In the last 24 hours, Comcast has been embroiled in a minor controversy concerning countless subscribers who use Tor, the traffic-anonymizing service designed to hide your Web activity from would-be snoops. According to a report on a Web site known as Deep Dot Web, Comcast has "declared war" on customers who use Tor and is threatening to disconnect their service over a perfectly legitimate activity. Not surprisingly, the accusations have thrown Internet users — many of whom are already predisposed to dislike Comcast — into an uproar.
But don't buy what Deep Dot Web is selling. Comcast is denying the accusations, of course, but the claims are also being rejected by Tor users themselves. Between the unambiguous denunciations coming from Comcast and the thinly-sourced nature of Deep Dot Web's report, it isn't likely that Comcast is doing anything nefarious here.
Citing anonymous sources on a relatively obscure reddit page and at least one complaint shared with Deep Dot Web directly, the report accuses Comcast of telling customers that Tor is an "illegal service" that violates the company's acceptable use policy. Failure to terminate Tor usage, these service reps say, would result in the termination of Comcast service, according to Deep Dot Web.
If you've never used Tor, the service has one basic function: to hide your browsing habits from prying eyes. When using the Tor browser — a specially modified version of Firefox — your traffic doesn't go directly to its destination, but instead gets bounced across multiple intermediaries. When it comes out the other side and continues on, it's almost impossible to tell where (and from whom) the traffic originated. Not even the NSA has figured out how to crack the core Tor infrastructure (as far as we know.)
What Deep Dot Web is implying is that Comcast is monitoring people who use this service and singling them out for special treatment. It's significant not only because these are serious charges, but because it recalls a similar case resolved in 2008 concerning Comcast's throttling of peer-to-peer filesharing services. Back then, the FCC said that Comcast was violating net neutrality by taking action against BitTorrent traffic. Although the incident led an appeals court to rule in Comcast's favor, it kicked off a debate over net neutrality that continues today.
Unlike the BitTorrent case, it doesn't appear that the Comcast actions against Tor are widespread, if they're happening at all. On Monday, the company categorically denied monitoring what users do on its network.
"The report may have generated a lot of clicks, but is totally inaccurate," Comcast exec Jason Livingood wrote in a blog post. "Comcast is not asking customers to stop using Tor, or any other browser for that matter."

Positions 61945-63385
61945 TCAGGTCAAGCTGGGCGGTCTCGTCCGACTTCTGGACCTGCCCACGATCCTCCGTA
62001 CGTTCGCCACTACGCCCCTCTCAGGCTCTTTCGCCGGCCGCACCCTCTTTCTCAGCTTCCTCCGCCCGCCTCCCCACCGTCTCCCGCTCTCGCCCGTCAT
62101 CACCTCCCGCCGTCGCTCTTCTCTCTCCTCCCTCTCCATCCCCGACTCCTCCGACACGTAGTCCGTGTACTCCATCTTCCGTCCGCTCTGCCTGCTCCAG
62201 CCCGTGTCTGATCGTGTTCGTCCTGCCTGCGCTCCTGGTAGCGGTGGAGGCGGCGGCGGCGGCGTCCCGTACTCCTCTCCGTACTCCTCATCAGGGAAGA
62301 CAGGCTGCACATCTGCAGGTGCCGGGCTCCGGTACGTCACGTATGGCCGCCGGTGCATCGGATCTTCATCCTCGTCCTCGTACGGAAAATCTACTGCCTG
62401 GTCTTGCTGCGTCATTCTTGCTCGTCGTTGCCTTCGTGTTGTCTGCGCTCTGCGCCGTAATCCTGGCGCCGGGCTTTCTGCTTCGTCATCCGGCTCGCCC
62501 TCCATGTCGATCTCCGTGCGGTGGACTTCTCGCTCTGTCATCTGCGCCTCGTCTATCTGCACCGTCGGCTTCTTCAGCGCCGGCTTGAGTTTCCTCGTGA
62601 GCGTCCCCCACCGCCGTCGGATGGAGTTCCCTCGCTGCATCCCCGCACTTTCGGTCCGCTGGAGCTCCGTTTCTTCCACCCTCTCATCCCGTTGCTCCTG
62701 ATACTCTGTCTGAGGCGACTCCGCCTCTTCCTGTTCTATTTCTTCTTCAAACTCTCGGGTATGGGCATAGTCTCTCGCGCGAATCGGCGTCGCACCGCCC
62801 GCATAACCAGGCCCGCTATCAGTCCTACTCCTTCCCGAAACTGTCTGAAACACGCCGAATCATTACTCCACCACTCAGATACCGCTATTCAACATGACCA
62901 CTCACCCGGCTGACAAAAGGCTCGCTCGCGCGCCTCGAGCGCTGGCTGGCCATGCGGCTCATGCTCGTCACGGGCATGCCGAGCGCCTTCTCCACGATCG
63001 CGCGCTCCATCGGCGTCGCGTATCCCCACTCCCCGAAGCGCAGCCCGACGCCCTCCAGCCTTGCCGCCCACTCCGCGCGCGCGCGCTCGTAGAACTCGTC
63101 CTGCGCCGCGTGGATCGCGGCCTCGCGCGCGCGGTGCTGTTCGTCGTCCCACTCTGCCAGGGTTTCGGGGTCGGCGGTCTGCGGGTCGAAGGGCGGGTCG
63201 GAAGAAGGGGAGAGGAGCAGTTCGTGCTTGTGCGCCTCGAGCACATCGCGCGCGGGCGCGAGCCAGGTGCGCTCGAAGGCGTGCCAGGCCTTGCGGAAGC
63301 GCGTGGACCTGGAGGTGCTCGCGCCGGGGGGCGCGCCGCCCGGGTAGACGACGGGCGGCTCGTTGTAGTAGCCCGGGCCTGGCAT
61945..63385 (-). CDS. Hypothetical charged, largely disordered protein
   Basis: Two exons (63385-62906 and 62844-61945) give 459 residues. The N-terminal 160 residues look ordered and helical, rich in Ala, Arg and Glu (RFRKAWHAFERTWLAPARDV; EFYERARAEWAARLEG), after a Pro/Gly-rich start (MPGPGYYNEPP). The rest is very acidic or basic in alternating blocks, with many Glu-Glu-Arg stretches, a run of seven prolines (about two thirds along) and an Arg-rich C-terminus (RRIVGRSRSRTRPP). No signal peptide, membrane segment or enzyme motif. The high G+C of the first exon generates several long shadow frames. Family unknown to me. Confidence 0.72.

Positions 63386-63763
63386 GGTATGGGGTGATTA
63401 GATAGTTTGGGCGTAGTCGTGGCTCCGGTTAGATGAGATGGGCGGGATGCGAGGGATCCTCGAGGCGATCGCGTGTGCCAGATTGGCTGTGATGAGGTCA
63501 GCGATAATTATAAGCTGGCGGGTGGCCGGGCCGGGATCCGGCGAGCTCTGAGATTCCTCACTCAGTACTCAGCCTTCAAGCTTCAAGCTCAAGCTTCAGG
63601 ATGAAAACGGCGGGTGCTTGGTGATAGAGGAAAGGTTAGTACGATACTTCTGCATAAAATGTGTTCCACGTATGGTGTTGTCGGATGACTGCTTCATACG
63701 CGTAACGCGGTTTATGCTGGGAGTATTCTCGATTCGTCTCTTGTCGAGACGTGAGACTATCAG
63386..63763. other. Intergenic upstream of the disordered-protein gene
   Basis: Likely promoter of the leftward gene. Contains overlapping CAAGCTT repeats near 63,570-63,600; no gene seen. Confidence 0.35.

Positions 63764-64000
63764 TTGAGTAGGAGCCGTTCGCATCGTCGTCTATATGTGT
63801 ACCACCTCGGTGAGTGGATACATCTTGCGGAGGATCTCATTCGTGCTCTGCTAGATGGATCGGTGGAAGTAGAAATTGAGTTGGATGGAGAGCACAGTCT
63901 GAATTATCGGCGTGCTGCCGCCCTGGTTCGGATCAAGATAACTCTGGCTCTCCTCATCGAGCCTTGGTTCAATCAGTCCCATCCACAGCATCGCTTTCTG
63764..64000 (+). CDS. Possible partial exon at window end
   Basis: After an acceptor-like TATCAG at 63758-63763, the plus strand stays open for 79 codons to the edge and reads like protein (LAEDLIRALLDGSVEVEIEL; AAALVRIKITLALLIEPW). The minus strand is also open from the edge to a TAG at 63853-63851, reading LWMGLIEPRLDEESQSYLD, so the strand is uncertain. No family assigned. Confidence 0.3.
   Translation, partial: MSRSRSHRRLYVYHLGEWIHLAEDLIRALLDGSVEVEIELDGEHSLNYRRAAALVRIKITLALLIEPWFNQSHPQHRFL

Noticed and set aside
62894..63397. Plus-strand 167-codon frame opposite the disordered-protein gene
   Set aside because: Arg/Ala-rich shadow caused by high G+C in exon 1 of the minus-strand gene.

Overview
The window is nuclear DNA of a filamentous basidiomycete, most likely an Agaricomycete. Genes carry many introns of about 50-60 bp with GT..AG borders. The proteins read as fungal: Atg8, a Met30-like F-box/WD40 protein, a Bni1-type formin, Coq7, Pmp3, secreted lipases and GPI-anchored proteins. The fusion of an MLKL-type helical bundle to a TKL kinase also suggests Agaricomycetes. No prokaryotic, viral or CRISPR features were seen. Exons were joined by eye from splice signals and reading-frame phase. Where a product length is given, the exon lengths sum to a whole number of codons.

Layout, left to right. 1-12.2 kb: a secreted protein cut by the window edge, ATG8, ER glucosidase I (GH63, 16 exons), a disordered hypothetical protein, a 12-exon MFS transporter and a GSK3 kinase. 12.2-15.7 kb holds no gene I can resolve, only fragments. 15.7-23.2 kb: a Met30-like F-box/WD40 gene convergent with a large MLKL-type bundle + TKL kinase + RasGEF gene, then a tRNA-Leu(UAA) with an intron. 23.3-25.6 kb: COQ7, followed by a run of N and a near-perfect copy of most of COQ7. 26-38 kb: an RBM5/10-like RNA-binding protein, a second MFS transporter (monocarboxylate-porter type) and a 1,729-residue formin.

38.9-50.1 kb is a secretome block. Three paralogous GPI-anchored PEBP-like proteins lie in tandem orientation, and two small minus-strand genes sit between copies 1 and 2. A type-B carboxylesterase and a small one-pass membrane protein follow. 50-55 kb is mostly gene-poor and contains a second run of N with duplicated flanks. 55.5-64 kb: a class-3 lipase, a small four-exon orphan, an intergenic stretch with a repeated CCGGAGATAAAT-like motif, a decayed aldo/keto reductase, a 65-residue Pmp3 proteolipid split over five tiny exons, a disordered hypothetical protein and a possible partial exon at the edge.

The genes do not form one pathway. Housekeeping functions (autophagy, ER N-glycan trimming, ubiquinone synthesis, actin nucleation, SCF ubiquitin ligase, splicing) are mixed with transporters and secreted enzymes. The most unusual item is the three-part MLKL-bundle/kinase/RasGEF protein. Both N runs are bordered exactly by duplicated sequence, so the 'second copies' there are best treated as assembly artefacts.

Livingood added that he is an occasional Tor user himself.
A Comcast spokesman clarified to The Washington Post that "termination is not a policy… post-BitTorrent, we've been very consistent and clear there's no application or service or any website or protocol that our customers cannot use with their Comcast Internet service."
There are good reasons to be skeptical of Comcast, particularly when the company has itself acknowledged its poor record on customer service. Bashing Comcast is easy and popular, which may be one reason Deep Dot Web's report rose so quickly to the top of reddit Monday morning. (The report is now nowhere to be found on reddit's front page.)
Still, users of Tor themselves quickly dismissed the report in a discussion taking place on an online mailing list.
"Without someone willing to go on the record or more details, I'm going to call bulls**t on this entire blog post," wrote mailing list member Griffin Boyce. "I'm an avid Tor user that runs bridges and hidden services from home. And as a Comcast customer, I've never been contacted for this behavior."
Another user, self-identifying as "Mirimir," chimed in that there was "as yet no evidence" that the allegations against Comcast reflected a change in company policy. "In the worst case, Comcast would be less of a threat to its Tor users than the Great Firewall is to Chinese Tor users," Mirimir wrote, referring to the censorship software that makes certain search results and other content unavailable to Chinese Internet users.
In the United States, the only times when Comcast customers might face action against them is if they've violated copyright law — in which case the government obligates Comcast to notify the customer that they've infringed copyrighted material — or if customers are operating a proxy server for the benefit of the general public. But even in those cases, according to Comcast, service termination is a last resort. Not the first.